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Figure 12 1. Robustness diagram for Use Address We ll zero in on one of the controllers shortly, but the activity diagram actually covers four of the controllers: Geocode location, How many candidates were found , Set AOI, and Display Address Candidate widget.
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The system geocodes the address using ESRI s Geocoding Service, then checks to see how many candidate hotels were returned. If none, then a separate service the POI Locator Service is given a try. If any hotels were found, the AOI ( Area Of Interest ) is set around the address candidate; if more than one hotel was found, the address candidates are listed in the Search Widget. Collectively, this small group of controllers is a subsystem that should get more attention in the detailed design. Much of this design detail could be added to the original sequence diagram, as it falls outside the remit of an algorithm test. However, we ll focus on the How many candidates were found controller (in which there s some deceptively complex logic going on) to see how more in-depth testing will benefit the code.
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Note You might well find that one software function covers a single algorithm; e.g., a controller called Sort Results would imply that some sorting code will need to be written (assuming there s no suitable sorting algorithm built in to the language or its collections API). So going sub-atomic in that case would involve diving inside a single controller and designing the internal logic in fine detail; i.e., you d draw one activity diagram for a single controller.
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9. Expand the Controllers into an Algorithm Design
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The Geocode location and related controllers can be expanded out into the following logic: geocode the address using the geocoding service if the geocoding service returns at least one candidate then if there is exactly one candidate or one of the candidates is a 100% match then set the AOI around that candidate else display the candidates in the candidate widget else (no candidates found) try the POI locator service if there is exactly one candidate or one of the candidates is a 100% match then set the AOI around that candidate else display the candidates in the candidate widget Figure 12 2 shows the same pseudocode transcribed into an activity diagram.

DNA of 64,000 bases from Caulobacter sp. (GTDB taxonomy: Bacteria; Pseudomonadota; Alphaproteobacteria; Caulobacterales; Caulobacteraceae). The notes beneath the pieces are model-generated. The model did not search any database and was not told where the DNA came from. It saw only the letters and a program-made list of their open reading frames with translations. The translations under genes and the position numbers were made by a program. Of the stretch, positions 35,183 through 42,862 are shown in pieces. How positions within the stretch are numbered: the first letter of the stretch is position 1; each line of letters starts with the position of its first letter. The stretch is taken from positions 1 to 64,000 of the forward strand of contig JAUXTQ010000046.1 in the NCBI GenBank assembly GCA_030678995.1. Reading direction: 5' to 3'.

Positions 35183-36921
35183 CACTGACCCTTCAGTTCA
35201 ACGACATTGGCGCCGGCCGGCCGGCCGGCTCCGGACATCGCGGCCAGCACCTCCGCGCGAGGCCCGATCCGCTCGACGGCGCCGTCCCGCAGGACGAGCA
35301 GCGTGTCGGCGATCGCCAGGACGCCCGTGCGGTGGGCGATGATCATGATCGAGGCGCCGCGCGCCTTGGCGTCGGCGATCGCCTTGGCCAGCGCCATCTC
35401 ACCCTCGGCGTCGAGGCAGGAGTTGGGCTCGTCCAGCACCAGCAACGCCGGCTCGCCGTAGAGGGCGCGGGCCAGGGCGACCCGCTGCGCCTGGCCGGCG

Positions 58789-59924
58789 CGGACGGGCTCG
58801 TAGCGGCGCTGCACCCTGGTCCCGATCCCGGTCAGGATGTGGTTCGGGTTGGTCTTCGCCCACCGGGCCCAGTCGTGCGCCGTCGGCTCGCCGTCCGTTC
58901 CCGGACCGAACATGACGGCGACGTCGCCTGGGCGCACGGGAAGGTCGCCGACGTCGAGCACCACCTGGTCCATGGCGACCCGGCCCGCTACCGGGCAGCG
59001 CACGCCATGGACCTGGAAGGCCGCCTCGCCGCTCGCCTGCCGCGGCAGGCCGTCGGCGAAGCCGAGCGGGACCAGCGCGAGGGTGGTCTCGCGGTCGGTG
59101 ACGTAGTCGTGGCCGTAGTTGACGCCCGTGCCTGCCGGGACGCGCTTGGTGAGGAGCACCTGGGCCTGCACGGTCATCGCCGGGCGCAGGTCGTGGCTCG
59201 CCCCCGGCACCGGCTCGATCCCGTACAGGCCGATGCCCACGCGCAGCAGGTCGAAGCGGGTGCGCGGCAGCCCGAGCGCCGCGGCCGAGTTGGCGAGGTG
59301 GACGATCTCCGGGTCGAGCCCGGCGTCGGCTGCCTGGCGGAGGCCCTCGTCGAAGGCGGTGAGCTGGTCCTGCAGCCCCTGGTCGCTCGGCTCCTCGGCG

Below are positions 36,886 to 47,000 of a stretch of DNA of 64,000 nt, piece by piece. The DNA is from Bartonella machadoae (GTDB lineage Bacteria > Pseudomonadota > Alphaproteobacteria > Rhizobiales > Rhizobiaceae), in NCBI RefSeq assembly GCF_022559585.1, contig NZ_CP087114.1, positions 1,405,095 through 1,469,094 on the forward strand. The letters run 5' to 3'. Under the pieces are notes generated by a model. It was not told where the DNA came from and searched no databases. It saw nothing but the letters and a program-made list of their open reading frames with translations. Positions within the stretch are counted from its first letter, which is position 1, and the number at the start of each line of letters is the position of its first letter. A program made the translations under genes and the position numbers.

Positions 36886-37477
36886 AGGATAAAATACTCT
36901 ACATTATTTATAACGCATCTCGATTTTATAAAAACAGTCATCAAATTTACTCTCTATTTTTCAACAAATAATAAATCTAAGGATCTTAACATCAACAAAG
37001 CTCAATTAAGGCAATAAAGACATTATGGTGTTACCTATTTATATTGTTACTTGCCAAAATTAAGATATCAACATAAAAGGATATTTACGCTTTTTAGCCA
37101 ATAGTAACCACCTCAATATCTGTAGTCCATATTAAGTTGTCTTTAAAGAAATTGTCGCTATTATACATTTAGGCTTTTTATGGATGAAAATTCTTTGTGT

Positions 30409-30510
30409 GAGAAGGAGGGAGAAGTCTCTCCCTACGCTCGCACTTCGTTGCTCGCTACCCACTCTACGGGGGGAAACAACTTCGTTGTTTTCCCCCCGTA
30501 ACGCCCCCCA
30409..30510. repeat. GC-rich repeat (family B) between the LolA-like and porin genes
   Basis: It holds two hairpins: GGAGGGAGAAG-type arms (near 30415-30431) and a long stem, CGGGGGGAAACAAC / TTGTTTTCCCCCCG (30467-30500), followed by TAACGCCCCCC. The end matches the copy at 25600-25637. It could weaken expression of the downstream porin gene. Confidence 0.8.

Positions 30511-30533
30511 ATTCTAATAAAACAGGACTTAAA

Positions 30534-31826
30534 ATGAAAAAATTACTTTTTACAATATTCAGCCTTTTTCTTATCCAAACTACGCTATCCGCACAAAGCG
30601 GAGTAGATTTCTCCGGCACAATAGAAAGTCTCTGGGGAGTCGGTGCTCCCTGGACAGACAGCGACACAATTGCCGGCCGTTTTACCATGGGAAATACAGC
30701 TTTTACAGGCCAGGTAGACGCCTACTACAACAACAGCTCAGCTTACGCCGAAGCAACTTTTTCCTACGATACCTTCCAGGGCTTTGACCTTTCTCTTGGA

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Figure 12 2. Initial activity diagram for Geocode Address With a more complex algorithm you may also want to create additional diagrams, or use different diagram types, to describe the logic. The diagram doesn t necessarily need to be UML, as long as the format allows you to describe individual steps and state changes as discrete operations.
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8. Tie the Diagram Loosely to Your Domain Model
Using the ICONIX Process, you create a domain model, then use this during conceptual design identifying further domain classes in the process and then allocate behavior to each domain class during the detailed design. Normally you allocate behavior using sequence diagrams, which allow you to draw lines between objects to allocate operations/methods. But when designing algorithms, you re more likely to be using an activity or state chart diagram. You ll probably already have a pretty good idea which class or classes your algorithm will be implemented in. So at this stage, all that s needed is to drag the relevant domain classes onto the diagram, and place each one down the right-hand side, next to the relevant node see Figure 12 3. Think about not just the names mentioned in the activity, but what the output function is e.g., Geocode address using the geocoding service points to At least one candidate returned So from this it s fairly obvious that a collection of Candidates is returned so we ll add a CandidateCollection class to the model.
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